Horror films with an elegant touch are fast becoming a Spanish movie tradition, as witness The Devil’s Backbone, directed in Spain by Mexico’s Guillermo del Toro, and the Nicole Kidman starrer The Others, from Spanish filmmaker Alejandro Amenábar. The Orphanage, the Spanish entry for this year’s Oscar foreign-language race, is a proud addition to this mini-trend, with an executive-producer boost from del Toro himself, creator of last year’s triple Oscar winner, Pan’s Labyrinth.
Debuting feature director Juan Antonio Bayona and first-time feature writer Sergio G. Sánchez have fashioned a chiller with direct echoes of The Others, along with debts to Henry James’ The Turn of the Screw and J.M. Barrie’s Peter Pan. It’s refreshing in this era of sledgehammer tactics to see a supernatural tale that earns its scares without insulting the audience’s intellect, through atmospheric mise-en-scène, psychological character development and sheer visual élan.
Belén Rueda (The Sea Inside) plays Laura, a woman returning to the seaside orphanage she left some 30 years earlier, with plans to reopen the abandoned building as a home for disabled children in partnership with her husband, Carlos (Fernando Cayo). The couple have their own seven-year-old adopted son, Simón (Roger Princep), an intense kid who finds solace in a pair of imaginary playmates.
Soon after moving in, Simón makes a new, unseen friend, Tomás, while exploring the nearby caves, and his circle of invisible companions eventually expands to six. Laura’s uneasiness about her son grows when he leads her into an elaborate game of unearthing clues that hint there may indeed be something otherworldly happening at the old orphanage. Her strained relationship with Simón reaches its breaking point during the opening party for the restored children’s center, when the boy runs off and disappears without a trace. In the midst of her panic, Laura has her own frightening encounter that convinces her a mysterious evil has taken root in her childhood home.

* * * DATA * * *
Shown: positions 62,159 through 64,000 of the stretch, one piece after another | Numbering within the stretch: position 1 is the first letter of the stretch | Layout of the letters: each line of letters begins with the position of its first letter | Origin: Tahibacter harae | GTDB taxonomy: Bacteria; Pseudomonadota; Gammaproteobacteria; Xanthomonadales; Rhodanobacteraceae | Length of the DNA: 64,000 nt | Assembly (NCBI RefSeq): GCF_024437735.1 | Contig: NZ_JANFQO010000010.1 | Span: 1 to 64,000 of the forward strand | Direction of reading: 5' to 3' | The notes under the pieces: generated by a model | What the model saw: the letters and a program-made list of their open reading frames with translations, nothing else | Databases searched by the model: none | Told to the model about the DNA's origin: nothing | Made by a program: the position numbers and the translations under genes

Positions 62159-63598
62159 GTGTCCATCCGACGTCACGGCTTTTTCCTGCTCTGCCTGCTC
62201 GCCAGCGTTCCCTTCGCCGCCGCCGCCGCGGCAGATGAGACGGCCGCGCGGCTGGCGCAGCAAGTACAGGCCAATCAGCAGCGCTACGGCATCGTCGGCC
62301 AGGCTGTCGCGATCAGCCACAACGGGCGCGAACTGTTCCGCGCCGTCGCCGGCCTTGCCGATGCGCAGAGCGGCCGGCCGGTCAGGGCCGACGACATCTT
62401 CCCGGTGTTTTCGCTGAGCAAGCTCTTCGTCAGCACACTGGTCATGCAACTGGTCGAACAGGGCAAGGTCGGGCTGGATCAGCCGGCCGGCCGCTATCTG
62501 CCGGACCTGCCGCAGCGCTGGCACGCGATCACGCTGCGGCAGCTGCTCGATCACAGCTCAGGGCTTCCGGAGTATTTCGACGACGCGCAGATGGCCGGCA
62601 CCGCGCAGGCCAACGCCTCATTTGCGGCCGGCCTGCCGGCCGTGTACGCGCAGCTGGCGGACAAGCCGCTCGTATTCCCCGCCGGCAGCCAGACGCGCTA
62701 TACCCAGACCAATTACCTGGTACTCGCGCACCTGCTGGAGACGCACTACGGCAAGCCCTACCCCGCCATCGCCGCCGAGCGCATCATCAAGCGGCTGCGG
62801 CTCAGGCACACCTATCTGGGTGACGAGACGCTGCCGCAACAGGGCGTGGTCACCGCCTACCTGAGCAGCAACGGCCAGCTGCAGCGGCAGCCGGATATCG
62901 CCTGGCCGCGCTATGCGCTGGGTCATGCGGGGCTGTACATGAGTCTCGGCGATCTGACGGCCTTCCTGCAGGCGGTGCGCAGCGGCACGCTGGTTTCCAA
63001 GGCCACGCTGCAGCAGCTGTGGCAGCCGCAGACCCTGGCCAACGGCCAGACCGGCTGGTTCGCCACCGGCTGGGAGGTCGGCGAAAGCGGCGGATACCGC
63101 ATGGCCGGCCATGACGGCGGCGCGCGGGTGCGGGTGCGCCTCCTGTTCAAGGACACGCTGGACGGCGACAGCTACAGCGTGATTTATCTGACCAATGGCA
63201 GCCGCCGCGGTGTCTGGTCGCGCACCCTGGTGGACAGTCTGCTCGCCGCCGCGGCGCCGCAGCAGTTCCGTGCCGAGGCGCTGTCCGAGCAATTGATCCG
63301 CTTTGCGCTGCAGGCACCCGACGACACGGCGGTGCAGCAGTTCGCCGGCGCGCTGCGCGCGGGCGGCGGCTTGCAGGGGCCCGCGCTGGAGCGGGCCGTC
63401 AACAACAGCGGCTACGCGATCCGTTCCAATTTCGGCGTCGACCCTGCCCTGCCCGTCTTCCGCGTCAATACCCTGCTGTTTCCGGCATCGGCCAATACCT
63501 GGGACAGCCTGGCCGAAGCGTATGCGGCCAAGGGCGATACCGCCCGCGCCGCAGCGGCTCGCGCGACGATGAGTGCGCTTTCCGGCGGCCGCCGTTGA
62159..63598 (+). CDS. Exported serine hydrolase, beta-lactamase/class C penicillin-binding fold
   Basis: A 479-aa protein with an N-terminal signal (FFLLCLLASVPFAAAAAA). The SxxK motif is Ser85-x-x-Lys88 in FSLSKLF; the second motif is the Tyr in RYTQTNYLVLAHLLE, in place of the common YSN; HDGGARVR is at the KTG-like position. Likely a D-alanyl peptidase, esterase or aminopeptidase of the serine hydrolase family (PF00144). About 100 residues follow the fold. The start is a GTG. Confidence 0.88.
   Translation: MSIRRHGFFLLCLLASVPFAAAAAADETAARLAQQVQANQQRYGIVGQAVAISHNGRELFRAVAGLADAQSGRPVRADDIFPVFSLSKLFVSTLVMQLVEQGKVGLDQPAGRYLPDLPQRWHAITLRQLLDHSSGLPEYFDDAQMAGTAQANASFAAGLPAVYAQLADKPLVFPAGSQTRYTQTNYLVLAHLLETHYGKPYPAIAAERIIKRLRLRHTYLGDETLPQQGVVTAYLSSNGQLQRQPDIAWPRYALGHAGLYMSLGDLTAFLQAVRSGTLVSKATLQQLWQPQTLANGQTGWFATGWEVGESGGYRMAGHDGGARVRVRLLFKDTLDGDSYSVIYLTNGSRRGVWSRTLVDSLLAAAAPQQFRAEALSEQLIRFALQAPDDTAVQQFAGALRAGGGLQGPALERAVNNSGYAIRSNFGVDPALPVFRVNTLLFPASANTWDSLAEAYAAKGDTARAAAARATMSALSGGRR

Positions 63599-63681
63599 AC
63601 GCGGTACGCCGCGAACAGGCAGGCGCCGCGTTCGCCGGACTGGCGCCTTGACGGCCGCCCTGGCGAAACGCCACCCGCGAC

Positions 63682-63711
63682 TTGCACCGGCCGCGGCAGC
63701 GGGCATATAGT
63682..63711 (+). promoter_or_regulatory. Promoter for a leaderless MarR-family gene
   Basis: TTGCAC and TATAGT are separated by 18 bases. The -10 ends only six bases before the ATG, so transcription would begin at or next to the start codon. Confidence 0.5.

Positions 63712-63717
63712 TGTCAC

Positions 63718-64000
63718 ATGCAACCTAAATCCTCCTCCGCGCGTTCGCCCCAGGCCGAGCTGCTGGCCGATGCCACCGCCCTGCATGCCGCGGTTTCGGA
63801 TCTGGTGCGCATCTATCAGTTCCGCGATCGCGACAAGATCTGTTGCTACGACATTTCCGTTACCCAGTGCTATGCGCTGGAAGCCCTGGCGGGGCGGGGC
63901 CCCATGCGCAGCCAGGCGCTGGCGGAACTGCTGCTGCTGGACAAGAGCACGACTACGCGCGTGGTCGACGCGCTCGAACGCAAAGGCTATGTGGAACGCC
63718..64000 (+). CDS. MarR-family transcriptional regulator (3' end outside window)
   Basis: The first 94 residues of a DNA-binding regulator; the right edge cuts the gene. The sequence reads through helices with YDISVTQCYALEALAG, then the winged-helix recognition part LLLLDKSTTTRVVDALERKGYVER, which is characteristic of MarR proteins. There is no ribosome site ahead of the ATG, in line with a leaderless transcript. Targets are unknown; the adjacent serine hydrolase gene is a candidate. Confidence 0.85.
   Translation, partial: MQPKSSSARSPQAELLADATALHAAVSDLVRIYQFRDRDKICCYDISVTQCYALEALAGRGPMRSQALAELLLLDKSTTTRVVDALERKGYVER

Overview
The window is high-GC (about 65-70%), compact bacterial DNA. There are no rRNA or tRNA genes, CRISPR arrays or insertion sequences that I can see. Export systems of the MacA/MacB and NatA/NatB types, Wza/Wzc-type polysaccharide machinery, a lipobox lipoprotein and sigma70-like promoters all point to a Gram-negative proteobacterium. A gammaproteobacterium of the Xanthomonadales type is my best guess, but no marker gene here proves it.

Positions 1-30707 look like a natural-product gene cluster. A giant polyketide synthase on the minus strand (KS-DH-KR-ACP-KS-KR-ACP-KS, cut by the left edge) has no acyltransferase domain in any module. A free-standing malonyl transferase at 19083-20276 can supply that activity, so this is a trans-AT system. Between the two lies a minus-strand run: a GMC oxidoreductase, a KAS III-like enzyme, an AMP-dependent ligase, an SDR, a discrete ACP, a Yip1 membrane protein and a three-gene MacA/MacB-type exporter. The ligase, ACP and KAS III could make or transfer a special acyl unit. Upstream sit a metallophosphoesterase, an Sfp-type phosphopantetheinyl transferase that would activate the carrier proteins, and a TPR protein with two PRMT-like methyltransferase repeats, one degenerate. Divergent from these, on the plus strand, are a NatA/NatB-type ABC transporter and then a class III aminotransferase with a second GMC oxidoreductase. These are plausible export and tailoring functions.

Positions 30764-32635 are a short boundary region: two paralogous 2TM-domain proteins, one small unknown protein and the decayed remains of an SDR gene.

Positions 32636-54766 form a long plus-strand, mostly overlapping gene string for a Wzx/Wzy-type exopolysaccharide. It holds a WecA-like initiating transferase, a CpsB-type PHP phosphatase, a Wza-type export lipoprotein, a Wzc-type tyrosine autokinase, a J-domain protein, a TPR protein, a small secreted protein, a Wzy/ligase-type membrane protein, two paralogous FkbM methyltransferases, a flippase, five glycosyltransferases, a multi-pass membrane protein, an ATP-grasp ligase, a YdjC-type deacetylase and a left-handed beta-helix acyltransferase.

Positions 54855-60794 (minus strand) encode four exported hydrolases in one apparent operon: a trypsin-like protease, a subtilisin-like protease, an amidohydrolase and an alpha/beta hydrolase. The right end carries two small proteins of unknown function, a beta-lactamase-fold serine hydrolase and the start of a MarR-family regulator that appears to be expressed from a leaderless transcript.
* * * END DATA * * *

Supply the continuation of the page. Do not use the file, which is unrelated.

When six months pass with no sign of Simón, Laura enlists the services of a medium (Geraldine Chaplin) to confirm her fears that her boy’s fate is somehow tied to a supernatural presence. The distraught mother’s investigation takes her deeper and deeper into hidden corners of the orphanage and its dark past.
Bayona has invested much of the film’s success in his leading lady, and Rueda rewards him with an alternately vulnerable and tough, emotionally raw and riveting performance. Onscreen for most of the running time, she offers a combination of class, intelligence, passion and wild intensity, never once condescending to a sometimes maligned genre. The other standout here is Chaplin, who is eerily persuasive as she explores the house while in a trance, spied by a night-vision camera.
Graduating from shorts, commercials and music-videos, Bayona proves himself a most stylish director. Though the film largely takes place on or near the orphanage grounds, the imagery is never repetitive. Bayona and cinematographer Oscar Faura fill the wide screen with dramatically varied perspectives of the vast manor house, and editor Elena Ruiz and sound designer Oriol Tarrago conspire to keep the suspense high. The carefully parceled shock effects are all the more effective set against such a diamond-sharp backdrop.
Children’s games run throughout The Orphanage, and children dominate the startling conclusion. But this dark variation on Peter Pan is without a doubt a ghost story intended for adults who like a little intelligence and flair to accompany those things that go bump in the night.
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